When are these planets visible? It depends. First they have to be above the horizon. Just like the Sun or Moon, they have at any time about a 50% chance to be above or below. If they are above the horizon, it must be during night-time, because during the day the sky is too bright, so that is another halving of the half, or more than that if you take twilight into account. Furthermore, you may be prepared to quickly look up the sky at 9 in the evening, but less so at 3 in the morning. Another halving, reducing the time a planet is practically visible to maybe less than 10%.
So it is quite special that this year all the planets are easily visible and in addition in a configuration which only happens infrequently.
Let us start with Venus. The easiest and most difficult at the same time. Easy because it is by far the brightest 'star' in the sky. Difficult, because you have to wake up early in the morning before it gets light, which is about 6 o'clock. But there it is, high above the northeastern horizon, where it will remain until about the end of this year.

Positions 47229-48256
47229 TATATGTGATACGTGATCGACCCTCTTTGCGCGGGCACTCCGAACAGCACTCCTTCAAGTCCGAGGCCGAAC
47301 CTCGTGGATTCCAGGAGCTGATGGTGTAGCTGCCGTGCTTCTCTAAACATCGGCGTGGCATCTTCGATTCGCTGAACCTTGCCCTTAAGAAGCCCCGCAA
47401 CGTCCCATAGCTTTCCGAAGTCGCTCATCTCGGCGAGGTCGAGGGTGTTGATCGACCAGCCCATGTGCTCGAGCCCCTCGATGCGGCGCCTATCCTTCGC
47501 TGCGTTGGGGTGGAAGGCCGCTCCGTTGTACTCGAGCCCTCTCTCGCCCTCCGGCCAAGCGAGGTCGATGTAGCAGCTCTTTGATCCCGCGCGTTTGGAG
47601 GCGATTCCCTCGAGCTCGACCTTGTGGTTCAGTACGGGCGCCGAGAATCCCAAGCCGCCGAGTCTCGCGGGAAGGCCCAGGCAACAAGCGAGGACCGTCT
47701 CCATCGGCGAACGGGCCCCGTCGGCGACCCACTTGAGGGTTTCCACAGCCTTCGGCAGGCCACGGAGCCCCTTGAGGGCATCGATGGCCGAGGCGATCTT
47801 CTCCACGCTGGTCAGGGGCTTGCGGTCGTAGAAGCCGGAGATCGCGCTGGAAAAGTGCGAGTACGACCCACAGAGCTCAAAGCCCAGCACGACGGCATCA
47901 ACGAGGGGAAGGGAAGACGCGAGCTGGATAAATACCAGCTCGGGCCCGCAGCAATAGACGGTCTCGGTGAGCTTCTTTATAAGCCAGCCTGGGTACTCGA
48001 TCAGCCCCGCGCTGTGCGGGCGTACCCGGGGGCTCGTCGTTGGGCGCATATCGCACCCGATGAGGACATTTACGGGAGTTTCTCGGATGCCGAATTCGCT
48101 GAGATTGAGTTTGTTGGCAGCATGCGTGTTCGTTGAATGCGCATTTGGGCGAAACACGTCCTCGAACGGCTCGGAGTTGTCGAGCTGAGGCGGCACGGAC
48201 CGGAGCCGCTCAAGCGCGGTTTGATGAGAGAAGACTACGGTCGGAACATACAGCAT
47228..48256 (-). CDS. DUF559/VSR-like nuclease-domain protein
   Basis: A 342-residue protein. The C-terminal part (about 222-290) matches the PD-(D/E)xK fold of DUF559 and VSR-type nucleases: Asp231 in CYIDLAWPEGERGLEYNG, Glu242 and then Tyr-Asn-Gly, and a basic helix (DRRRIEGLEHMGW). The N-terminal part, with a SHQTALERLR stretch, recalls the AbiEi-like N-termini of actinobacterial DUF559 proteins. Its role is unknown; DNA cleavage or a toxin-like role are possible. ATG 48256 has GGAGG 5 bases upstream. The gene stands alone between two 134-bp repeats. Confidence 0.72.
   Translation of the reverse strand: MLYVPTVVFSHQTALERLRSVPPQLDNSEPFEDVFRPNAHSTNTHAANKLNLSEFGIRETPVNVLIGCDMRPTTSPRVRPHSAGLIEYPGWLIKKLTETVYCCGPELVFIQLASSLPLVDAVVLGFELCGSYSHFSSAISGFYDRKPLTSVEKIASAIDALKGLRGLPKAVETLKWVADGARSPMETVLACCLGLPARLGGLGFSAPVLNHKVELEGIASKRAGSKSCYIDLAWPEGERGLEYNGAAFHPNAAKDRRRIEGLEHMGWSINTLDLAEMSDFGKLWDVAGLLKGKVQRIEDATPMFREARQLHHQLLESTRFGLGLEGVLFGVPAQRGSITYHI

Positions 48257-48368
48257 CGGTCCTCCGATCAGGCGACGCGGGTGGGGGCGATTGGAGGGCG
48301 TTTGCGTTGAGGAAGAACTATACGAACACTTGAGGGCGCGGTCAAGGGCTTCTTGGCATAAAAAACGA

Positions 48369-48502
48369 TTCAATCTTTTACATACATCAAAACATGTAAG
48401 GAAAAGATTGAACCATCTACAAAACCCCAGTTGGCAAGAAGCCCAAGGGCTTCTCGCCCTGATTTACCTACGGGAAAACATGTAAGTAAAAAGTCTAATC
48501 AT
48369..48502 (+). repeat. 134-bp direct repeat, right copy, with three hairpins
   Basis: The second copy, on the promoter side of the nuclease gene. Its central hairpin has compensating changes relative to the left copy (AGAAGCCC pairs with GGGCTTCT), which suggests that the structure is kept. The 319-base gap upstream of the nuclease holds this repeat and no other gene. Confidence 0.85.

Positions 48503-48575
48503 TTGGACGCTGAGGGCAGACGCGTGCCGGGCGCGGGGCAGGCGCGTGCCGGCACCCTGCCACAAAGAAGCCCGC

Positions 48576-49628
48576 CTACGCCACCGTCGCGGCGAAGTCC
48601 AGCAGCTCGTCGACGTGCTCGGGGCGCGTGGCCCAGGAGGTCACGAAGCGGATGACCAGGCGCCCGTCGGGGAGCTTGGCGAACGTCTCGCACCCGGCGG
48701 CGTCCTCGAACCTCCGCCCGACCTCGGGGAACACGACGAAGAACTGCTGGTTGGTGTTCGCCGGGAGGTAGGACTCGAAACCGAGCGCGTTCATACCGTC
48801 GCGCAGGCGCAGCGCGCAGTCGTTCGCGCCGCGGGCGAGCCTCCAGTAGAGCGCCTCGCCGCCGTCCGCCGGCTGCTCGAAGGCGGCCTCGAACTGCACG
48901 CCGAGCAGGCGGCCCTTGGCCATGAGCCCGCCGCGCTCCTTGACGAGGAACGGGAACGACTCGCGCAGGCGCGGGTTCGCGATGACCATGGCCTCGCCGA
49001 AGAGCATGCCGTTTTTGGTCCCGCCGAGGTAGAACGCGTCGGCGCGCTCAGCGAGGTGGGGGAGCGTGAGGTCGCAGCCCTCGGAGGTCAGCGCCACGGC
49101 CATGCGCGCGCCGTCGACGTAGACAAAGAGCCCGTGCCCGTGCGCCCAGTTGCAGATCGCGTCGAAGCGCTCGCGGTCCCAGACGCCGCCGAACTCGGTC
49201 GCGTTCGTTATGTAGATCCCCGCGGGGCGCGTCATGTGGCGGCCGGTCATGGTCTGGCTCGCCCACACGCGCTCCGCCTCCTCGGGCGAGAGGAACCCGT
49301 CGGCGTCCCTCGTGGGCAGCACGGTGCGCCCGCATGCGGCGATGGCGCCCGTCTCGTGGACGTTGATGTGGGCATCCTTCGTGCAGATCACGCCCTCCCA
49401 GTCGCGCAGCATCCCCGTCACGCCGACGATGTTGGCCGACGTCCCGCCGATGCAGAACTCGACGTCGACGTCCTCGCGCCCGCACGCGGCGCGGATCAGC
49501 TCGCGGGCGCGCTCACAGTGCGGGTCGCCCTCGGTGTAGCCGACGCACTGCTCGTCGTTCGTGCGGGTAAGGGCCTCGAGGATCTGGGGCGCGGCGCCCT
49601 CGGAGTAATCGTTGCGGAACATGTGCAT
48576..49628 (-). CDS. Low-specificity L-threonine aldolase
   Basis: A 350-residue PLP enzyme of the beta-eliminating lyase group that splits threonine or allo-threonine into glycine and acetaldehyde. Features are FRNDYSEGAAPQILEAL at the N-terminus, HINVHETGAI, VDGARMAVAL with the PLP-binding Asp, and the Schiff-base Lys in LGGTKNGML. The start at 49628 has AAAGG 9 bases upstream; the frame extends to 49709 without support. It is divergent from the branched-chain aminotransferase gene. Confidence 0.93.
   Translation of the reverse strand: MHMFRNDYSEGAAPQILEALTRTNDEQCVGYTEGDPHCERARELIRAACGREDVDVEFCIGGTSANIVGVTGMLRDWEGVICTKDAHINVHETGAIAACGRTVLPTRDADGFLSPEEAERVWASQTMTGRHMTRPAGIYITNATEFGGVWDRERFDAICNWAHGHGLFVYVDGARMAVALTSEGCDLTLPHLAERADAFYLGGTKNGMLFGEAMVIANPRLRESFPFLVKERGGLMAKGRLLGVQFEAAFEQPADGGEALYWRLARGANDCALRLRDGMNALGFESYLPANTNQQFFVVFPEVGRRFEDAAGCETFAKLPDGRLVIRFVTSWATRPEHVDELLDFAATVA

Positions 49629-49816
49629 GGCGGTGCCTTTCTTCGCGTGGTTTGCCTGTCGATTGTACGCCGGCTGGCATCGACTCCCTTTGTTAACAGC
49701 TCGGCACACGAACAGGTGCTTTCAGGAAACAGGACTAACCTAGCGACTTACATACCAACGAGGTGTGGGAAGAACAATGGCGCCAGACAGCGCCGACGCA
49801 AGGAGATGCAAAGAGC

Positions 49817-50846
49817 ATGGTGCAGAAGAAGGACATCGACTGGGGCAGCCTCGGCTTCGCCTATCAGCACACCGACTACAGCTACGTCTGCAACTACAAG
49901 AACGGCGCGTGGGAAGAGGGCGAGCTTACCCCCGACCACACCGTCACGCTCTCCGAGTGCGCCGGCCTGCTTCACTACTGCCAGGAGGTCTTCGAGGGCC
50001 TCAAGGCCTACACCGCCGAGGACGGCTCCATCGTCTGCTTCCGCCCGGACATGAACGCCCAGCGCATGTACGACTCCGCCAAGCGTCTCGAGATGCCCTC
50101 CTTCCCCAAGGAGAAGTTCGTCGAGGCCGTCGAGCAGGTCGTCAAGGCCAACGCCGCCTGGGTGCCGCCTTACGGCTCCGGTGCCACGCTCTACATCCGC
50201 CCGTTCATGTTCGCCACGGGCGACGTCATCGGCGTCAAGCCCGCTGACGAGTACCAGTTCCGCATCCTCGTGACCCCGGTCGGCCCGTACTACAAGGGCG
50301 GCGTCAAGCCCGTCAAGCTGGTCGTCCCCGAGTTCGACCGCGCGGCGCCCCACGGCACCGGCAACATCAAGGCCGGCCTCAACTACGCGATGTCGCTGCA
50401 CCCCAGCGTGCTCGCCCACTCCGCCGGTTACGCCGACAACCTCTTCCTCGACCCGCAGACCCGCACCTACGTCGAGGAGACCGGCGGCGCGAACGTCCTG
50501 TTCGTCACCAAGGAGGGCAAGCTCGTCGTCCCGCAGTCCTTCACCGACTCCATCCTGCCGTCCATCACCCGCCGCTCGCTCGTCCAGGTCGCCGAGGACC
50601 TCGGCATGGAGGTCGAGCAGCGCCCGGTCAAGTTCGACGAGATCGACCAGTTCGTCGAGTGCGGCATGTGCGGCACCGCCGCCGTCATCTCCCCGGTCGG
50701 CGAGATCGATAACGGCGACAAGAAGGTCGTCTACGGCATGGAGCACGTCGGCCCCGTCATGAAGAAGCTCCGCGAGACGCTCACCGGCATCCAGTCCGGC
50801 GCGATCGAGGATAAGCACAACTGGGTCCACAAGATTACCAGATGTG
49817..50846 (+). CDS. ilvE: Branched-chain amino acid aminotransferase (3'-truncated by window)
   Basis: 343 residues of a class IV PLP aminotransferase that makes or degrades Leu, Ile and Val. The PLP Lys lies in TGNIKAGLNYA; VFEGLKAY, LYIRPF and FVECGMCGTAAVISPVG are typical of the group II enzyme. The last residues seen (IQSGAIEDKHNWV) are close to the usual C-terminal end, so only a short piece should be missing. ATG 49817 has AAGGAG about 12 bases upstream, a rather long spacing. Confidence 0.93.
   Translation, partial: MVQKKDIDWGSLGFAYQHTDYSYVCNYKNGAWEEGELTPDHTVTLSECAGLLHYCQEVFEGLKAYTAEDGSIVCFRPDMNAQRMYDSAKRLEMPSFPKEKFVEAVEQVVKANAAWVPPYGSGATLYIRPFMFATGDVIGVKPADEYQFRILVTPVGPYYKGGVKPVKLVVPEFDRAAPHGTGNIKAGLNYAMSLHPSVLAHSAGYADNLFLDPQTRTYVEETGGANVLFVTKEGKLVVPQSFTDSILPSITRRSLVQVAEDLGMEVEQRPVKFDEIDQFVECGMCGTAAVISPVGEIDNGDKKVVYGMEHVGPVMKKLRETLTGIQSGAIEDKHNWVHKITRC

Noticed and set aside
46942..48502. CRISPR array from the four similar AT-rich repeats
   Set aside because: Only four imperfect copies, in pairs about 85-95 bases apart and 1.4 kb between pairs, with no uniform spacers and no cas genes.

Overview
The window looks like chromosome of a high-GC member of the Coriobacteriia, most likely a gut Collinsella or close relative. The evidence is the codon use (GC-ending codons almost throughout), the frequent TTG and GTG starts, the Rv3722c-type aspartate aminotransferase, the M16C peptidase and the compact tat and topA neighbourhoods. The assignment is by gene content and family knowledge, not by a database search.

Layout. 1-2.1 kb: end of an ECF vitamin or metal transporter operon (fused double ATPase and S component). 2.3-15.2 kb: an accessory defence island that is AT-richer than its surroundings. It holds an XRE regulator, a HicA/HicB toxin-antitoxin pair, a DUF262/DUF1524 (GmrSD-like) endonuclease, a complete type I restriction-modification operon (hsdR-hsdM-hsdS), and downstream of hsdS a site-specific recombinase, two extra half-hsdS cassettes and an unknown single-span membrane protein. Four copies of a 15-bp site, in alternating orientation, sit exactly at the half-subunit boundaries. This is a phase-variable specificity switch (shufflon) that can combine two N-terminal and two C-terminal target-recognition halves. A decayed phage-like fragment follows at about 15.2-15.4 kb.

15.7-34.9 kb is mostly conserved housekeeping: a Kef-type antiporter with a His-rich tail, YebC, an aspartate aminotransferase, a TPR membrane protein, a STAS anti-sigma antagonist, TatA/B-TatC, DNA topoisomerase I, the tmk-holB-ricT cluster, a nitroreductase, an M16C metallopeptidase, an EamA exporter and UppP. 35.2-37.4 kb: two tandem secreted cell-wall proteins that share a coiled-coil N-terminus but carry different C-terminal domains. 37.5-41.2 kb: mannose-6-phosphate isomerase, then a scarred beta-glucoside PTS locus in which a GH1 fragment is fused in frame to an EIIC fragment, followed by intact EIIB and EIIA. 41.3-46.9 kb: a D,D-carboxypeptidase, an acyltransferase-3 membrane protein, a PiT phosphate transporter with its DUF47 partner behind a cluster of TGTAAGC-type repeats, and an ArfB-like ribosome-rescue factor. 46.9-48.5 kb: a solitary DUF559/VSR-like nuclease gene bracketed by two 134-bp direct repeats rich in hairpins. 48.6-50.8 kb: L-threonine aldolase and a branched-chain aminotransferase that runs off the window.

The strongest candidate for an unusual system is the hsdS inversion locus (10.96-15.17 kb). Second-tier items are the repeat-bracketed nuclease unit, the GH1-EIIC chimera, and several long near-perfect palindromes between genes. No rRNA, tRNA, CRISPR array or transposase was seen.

Mercury in September
Mercury is more difficult to find despite its brightness, as it is almost always so close to the Sun. But the coming apparition will be a favourable one: almost for the whole month of September and beginning of October it will be above the western horizon an hour after sunset. If you still cannot find it, the Moon crescent will be close on 19 September.
Mars in October
Mars at this moment is a morning star, rising in the east after midnight. But that happens every night a few minutes earlier and by October it rises in the evening, reaching overhead at midnight. If you take the effort to watch the planet during the coming months, notice that it will become brighter and brighter, as the planet is approaching the Earth, coming closest at 14 October when it will appear as a big red star as brilliant as Jupiter.
After that the distance between Mars and Earth will increase again, and the planet will become fainter. Albeit Mars will not come as close to the Earth as it did in 2003, it still comes about as close as it ever can get. You will have to wait 15 years to see it like that again.
Jupiter and Saturn
Meanwhile, you may have noticed for the last few months, a bright star high in the east in the early evening with 5° below it (that is half a hand-width or 10 moon diameters) a somewhat less bright one. Having a quick look outside by the time you go to bed (assuming you are not a night owl), they are straight above your head. Jupiter and Saturn. And by the way, in between them you can see Pluto; if you have telescopic eyes that is, and a big telescope for that matter. Likewise, with such eyes you could see Neptune in between Saturn and Mars, and beyond Mars you could see Uranus. All planets accounted for.
Great conjunction in December